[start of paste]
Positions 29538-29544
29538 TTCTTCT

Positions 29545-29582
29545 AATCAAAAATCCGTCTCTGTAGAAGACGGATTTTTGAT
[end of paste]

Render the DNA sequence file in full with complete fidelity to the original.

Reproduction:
Positions 29538-29544
29538 TTCTTCT

Positions 29545-29582
29545 AATCAAAAATCCGTCTCTGTAGAAGACGGATTTTTGAT